To assist decision-makers in the allocation of public-sector scarce resources, this article synthesizes existing research on the benefits of additions to the DNA Database and the potential benefits from diverting resources to analysis of the backlog of sexual assault kits.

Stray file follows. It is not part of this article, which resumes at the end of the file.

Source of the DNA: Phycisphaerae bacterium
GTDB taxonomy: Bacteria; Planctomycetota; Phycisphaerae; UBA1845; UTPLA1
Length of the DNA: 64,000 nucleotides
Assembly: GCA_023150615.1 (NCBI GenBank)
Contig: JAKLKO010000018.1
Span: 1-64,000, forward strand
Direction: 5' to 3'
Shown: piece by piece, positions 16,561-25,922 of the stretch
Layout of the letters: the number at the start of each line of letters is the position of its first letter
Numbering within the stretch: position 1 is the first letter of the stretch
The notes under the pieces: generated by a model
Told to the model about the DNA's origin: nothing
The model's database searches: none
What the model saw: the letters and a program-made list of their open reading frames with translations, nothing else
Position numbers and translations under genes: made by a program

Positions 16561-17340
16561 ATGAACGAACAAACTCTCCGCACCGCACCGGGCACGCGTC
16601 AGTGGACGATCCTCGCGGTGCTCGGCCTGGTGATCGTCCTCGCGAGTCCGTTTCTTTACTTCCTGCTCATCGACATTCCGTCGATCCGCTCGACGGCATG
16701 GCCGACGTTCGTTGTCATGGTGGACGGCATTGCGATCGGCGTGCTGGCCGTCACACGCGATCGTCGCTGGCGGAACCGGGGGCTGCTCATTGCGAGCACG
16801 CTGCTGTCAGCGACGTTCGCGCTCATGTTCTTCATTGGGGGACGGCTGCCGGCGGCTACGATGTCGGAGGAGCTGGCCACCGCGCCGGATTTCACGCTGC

The economic problem for the forensic laboratory is a problem faced in all arenas; i.e., limited resources are available to address seemingly unlimited desires. This is as true for entities in the public sector as it is for any private concern. This article offers guidance for the optimum use of limited resources through the measurement of the return on investment (ROI) at the jurisdictional level (i.e., the net benefits to society relative to the investment itself). These net benefits include those to survivors from a resolution to their assaults, the benefits to others from the prevention of repeated assaults from serial rapists, and the prevention of societal costs external to those directly victimized. Those external costs extend from the effects on friends and family to expenses for preventive measures to anyone aware of sexual assaults. Such metrics surrounding ROI assist the public sector in the optimal allocation of scarce resources to the justice system by providing a measure of the marginal social welfare improvement from alternative allocations of these scarce resources, considering the objectives of public-sector entities. The analysis demonstrates that the societal return on investment from the testing of all sexual assault kits ranges from 9,874 percent to 64,529 percent, depending on the volume of activity for the laboratory conducting the analysis. There are extreme economies of scale in effect that are suggestive of some policy alternatives. (publisher abstract modified)